Common Grass Types

Geographic location and climate are important considerations when choosing a grass type for your home. You must first determine which kinds of grass will thrive where you live. Some grasses are bred to endure cold, snowy winters, while others are meant to withstand scorching summers. There are also transitional zones between the two extremes of climate, where some, but not all, of either type of grasses will grow well.

Cool Season Grasses

Cool season grasses grow best in areas with cold winters, and summers that are warm to hot. Although these climates generally receive periodic rainfall through the warm months, the cool season grasses can survive an extended drought by going dormant. Cool season grasses include bentgrass, Kentucky bluegrass, rough bluegrass, red fescue, annual ryegrass and perennial ryegrass. Creeping bentgrass was originally bred for golf course greens, but because of its intolerance of heat and extreme cold and need for frequent mowing, it is not a good choice for the home lawn. Bluegrass, a relatively slow grower, is popular for its rich color and thick coverage. Ryegrass can withstand heavy impact, and although it is not drought- or shade-tolerant, it can be counted on to quickly turn green, says the Landscape Design Site. Red fescue is fine in texture and deep green in color; it is low-maintenance and prefers a shadier and cooler location than most other cool season grasses.

Warm Season Grasses

Warm season grasses have different requirements than cool season varieties. While starting grass from seed is common in the North, many warm season grasses do much better when started as plugs or sod. Also, homeowners must overseed their existing warm weather grasses with ryegrass if they want their lawn to maintain a green color during winter. Warm-season grasses can withstand intense summer heat but turn brown in late summer and do not green up until the return of warm weather. These include Bermuda grass and Zoysia grass, which have a fine to medium texture and good tolerance to cold. Both are good for active families but have poor shade tolerance. Centipede grass is medium-textured and fairly cold-tolerant; it doesn't withstand heavy traffic. St. Augustine grass and the similar-in-appearance Kikuyu grass are both coarse-textured.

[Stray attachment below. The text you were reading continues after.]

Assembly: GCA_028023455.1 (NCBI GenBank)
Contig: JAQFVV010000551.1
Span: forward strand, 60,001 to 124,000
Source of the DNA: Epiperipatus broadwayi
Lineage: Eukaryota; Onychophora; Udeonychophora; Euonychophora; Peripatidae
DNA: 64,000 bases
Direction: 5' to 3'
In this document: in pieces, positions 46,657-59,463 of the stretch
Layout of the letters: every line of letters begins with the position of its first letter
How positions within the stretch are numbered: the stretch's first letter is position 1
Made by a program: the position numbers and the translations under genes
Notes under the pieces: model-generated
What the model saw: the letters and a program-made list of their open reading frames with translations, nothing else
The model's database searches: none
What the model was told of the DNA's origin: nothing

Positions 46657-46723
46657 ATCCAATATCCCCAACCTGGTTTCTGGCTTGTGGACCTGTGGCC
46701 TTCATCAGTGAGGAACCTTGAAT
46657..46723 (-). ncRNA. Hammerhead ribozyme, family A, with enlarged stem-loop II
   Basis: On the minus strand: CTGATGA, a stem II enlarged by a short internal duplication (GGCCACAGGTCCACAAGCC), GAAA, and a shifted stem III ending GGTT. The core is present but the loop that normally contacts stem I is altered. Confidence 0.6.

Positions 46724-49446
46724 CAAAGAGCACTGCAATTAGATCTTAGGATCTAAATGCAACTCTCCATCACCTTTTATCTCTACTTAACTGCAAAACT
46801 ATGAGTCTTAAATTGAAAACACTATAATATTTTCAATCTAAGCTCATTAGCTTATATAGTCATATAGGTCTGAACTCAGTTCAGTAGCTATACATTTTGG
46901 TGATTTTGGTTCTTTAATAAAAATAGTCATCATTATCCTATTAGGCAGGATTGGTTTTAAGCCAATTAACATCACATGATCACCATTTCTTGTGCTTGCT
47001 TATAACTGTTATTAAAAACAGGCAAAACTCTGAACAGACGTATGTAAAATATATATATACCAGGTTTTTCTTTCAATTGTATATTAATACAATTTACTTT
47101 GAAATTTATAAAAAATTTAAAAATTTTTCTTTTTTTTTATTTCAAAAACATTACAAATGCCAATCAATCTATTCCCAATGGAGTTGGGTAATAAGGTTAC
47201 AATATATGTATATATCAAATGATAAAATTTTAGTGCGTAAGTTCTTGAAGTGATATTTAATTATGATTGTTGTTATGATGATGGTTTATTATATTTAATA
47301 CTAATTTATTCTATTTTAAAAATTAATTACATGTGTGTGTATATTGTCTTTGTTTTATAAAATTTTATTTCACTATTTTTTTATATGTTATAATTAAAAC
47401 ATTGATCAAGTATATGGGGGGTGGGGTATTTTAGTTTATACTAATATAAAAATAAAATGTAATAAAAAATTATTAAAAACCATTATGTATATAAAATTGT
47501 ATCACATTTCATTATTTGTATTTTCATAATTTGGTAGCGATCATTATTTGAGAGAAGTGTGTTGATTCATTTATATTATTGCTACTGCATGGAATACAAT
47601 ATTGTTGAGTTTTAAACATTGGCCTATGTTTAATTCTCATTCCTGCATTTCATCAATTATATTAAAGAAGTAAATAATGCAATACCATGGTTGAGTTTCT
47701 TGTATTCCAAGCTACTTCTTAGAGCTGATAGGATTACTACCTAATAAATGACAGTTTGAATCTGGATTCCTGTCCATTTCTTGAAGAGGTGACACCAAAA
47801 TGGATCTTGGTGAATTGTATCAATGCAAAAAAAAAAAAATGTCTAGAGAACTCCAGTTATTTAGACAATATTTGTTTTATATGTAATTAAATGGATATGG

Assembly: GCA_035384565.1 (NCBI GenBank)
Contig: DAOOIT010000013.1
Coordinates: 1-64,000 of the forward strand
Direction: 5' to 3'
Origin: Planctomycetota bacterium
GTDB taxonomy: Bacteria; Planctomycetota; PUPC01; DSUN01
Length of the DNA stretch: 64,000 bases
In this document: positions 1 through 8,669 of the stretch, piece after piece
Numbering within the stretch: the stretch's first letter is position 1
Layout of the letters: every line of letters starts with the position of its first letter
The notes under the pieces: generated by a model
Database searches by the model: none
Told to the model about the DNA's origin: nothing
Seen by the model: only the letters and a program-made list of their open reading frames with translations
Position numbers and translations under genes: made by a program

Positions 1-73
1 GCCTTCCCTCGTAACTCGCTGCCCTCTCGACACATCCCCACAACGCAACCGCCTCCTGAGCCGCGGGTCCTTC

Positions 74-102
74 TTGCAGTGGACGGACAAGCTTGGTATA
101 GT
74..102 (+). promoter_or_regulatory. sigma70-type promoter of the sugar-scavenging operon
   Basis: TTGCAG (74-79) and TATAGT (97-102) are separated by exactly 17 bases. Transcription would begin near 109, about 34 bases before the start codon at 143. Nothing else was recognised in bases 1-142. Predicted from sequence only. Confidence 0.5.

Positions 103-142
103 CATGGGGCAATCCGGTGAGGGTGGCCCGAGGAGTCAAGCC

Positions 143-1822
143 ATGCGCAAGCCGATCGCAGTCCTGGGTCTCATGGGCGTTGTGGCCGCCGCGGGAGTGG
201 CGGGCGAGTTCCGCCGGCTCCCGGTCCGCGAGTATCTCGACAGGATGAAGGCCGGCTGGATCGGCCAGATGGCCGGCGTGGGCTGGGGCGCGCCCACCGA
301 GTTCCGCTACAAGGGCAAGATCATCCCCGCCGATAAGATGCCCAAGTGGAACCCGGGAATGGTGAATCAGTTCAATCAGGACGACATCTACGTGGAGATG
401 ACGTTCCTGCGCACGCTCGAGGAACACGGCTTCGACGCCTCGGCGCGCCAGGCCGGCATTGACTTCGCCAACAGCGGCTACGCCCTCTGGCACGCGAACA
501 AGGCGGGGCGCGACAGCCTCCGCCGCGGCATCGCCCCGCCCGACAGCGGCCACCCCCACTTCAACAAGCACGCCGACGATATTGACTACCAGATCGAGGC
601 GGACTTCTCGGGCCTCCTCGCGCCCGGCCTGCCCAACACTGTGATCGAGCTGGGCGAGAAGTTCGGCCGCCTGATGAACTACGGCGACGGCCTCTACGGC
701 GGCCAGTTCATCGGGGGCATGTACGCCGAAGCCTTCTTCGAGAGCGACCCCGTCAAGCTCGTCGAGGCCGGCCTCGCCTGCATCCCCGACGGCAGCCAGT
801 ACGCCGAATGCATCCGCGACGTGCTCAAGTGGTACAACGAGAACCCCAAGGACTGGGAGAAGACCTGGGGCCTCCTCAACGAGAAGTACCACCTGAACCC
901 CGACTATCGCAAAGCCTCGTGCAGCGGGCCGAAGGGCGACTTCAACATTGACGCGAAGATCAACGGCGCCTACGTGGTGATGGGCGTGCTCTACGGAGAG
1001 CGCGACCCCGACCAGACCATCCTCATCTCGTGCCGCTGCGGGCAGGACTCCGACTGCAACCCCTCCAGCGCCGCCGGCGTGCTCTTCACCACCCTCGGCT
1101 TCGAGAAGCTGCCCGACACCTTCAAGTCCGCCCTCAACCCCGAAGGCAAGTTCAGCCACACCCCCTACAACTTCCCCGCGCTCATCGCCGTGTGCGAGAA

Choosing a Grass

When choosing a grass, the American Lawns website recommends that homeowners take into consideration the amount of maintenance a grass requires, its temperature and climate tolerance, its drought resistance and its shade tolerance. It recommends tall fescue (transition zone) and Bahia grass (warm season) as two of the most drought-resistant varieties, while fine-leaf fescue (cool season) and St. Augustine grass (warm season) make good choices for shady areas. Some grasses, such as perennial ryegrass and Kentucky bluegrass (both cool season) and Bermuda grass and Zoysia grass (both warm season), are more resistant than others when it comes to foot traffic.

Keywords: choosing lawn grass, cool season grasses, warm season grasses

About this Author

Gwen Bruno has 28 years of experience as a teacher and librarian, and is now a full-time freelance writer. She holds a bachelor's degree from Augustana College and master's degrees from North Park University and the University of Wisconsin. She writes articles about gardening for